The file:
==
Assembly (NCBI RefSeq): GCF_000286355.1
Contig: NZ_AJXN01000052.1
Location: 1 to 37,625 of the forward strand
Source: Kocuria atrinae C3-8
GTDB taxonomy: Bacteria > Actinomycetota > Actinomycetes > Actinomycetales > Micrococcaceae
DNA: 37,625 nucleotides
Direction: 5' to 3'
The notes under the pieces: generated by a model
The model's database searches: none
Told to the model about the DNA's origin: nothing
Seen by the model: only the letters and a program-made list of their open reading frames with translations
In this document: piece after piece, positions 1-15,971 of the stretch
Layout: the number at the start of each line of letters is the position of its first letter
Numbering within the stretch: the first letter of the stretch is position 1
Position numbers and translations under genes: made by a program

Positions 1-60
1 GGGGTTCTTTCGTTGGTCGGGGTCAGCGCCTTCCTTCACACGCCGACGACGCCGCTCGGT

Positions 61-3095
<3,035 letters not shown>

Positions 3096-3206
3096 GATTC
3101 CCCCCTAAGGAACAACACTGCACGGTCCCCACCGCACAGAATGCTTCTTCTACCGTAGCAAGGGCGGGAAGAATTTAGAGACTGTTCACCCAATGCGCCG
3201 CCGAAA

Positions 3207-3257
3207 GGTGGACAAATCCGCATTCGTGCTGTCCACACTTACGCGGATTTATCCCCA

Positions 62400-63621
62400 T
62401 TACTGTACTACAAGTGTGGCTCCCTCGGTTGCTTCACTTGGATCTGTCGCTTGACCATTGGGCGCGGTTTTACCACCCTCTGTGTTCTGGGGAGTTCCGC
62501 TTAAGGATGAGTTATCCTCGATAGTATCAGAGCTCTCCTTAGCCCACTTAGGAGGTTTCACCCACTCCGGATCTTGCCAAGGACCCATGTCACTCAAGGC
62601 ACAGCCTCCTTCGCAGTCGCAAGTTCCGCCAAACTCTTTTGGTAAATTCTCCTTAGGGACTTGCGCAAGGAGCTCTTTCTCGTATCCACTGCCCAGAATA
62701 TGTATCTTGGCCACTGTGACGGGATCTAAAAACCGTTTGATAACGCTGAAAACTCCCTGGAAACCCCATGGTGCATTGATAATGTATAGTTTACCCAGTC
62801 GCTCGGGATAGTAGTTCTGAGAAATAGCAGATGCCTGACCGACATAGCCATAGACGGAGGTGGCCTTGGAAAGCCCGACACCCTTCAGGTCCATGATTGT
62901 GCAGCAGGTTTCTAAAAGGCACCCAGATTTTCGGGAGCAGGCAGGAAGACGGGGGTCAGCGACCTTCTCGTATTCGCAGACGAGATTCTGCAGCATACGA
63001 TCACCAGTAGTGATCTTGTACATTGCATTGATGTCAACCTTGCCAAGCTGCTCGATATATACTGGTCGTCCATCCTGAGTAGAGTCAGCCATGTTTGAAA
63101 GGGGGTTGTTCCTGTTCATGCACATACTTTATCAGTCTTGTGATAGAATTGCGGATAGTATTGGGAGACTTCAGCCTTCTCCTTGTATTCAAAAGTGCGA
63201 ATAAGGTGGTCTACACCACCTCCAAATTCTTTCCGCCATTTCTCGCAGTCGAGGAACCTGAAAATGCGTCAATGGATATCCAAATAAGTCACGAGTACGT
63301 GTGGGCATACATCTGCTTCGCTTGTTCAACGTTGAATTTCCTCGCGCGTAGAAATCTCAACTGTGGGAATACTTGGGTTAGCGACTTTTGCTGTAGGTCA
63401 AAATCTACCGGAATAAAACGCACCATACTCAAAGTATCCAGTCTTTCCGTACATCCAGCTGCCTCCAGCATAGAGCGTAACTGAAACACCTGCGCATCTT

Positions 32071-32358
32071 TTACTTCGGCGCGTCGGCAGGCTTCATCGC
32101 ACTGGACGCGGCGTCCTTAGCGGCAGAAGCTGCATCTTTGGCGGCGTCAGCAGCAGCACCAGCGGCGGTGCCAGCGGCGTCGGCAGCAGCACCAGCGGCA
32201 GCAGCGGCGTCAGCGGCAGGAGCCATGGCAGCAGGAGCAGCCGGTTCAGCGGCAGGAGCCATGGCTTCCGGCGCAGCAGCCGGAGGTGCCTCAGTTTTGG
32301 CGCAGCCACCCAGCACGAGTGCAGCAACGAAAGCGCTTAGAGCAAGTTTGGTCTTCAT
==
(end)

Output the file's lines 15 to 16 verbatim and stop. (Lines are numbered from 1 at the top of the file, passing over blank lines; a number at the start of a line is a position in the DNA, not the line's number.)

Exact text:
Position numbers and translations under genes: made by a program

Positions 1-60